In response to the preliminary views letter the applicant argued that the release of the records would cast a light on what happened to the deceased and that this should be brought to the attention of the State and the HSE. The applicant also said that there is a public interest in finding out why the deceased was admitted to Connolly Hospital and also whether she was fully assessed, not just physically but mentally, by a qualified doctor in the hospital.
In the judgment referred to earlier, the Supreme Court outlined the approach that the Commissioner should take when balancing the public interest in granting access to personal information with the public interest in upholding the right to privacy of the individual(s) to whom that information relates. Following the approach of the Supreme Court, a public interest ("a true public interest recognised by means of a well-known and established policy, adopted by the Oireachtas, or by law") must be distinguished from a private interest for the purpose of section 28(5)(a). The language of section 28 and the Long Title to the FOI Act recognise a very strong public interest in protecting the right to privacy (which has a Constitutional dimension, as one of the un-enumerated personal rights under the Constitution). Accordingly, when considering section 28(5)(a), privacy rights will be set aside only where the public interest served by granting the request (and breaching those rights) is sufficiently strong to outweigh the public interest in protecting privacy.
The FOI Act itself recognises the public interest in ensuring the openness and accountability of public bodies in the performance of their functions. However, being aware of the content of the withheld records, in particular the inherently private nature of the deceased's medical records, I do not consider that their release would further serve the public interest to such an extent that a breach of the deceased's right to privacy is justified. Having regard to all the circumstances, I find that the withheld details should not be released further to section 28(5)(a) of the FOI Act.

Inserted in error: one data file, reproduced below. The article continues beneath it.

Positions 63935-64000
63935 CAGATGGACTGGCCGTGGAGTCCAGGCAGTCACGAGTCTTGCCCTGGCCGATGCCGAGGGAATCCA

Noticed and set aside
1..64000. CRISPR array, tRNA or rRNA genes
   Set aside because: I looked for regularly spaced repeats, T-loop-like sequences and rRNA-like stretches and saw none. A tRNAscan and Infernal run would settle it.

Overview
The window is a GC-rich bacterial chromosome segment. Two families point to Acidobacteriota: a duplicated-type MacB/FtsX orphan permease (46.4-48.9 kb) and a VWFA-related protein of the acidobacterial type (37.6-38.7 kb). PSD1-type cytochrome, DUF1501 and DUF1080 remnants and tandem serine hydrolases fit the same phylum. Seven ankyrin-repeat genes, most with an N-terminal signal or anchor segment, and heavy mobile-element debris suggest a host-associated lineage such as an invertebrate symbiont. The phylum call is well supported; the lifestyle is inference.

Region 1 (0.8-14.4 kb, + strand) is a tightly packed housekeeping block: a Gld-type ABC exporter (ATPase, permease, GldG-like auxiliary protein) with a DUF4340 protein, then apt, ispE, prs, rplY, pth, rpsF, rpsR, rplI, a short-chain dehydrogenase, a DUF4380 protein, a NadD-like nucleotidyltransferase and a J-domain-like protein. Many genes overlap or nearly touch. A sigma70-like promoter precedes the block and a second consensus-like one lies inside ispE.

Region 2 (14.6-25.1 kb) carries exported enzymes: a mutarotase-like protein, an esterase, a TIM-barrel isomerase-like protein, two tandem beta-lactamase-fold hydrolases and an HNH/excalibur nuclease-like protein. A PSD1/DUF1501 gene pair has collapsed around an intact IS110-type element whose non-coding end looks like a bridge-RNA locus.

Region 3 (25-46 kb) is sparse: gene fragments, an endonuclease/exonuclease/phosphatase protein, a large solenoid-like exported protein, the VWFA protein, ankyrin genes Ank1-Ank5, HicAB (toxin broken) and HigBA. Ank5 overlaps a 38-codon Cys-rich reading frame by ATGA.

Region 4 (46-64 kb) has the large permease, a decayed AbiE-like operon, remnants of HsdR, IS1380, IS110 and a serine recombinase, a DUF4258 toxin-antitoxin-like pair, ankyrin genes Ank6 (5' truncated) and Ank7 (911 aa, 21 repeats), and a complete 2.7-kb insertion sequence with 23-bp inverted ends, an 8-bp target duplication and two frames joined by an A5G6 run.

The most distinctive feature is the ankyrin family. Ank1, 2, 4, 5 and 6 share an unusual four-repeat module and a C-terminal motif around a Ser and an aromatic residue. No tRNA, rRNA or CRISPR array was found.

It is also necessary to consider whether section 28(5)(b) is of relevance. The effect of section 28(5)(b) is that a record, which has been found to be exempt under section 28(1), may still be released if it can be demonstrated that the grant of the request would benefit the third party or parties whose personal information is also contained in the records. The applicant has not made any case that the release to him of the personal information of the third party would be of benefit to that third party, nor am I otherwise aware of any reason to think that this would be the case.
I find that no right of access arises further to the provisions of section 28(5)(b) of the FOI Act.
Section 28(6)(b) of the FOI Act provides that the Minister for Finance (the Minister) may make regulations for access by specified categories of requester to the records of deceased persons. The relevant regulations (S.I. No. 387 of 2009), were made by the Minister on 23 September 2009 and include next of kin as one of the categories of requester to whom records of deceased persons may be released. During a telephone conversation with Ms Byrne on 06 February 2014, the applicant accepted that he is not the next of kin of the deceased in accordance with the relevant regulations. He contended in his reply to Ms Byrne dated 20 March 2014, that he was acting with the full support of the next of kin, a cousin of the deceased and that he should be regarded as the qualified person and next of kin.
In its internal review decision, the HSE considered the applicant's request for access to the records of the deceased under section 28(6), the regulations and the relevant guidelines published by the Minister. Be that as it may, and while the applicant has stated that he is acting with the support of the deceased's next of kin, it remains the case that he is not the next of kin himself so he is not in one of the categories of requester set out in the regulations. Therefore, I find that no right of access arises further to the provisions of section 28(6)(b) of the FOI Act.
In summary, therefore, I find that the HSE was justified in its reliance on section 28 of the FOI Act to refuse access to the records of the deceased.
Having carried out a review under section 34(2) of the FOI Act, I hereby affirm the HSE's refusal of the records of the applicant's late mother's deceased cousin.
A party to a review, or any other person affected by a decision of the Information Commissioner following a review, may appeal to the High Court on a point of law arising from the decision. Such an appeal must be initiated not later than eight weeks from the date on which notice of the decision was given to the person bringing the appeal.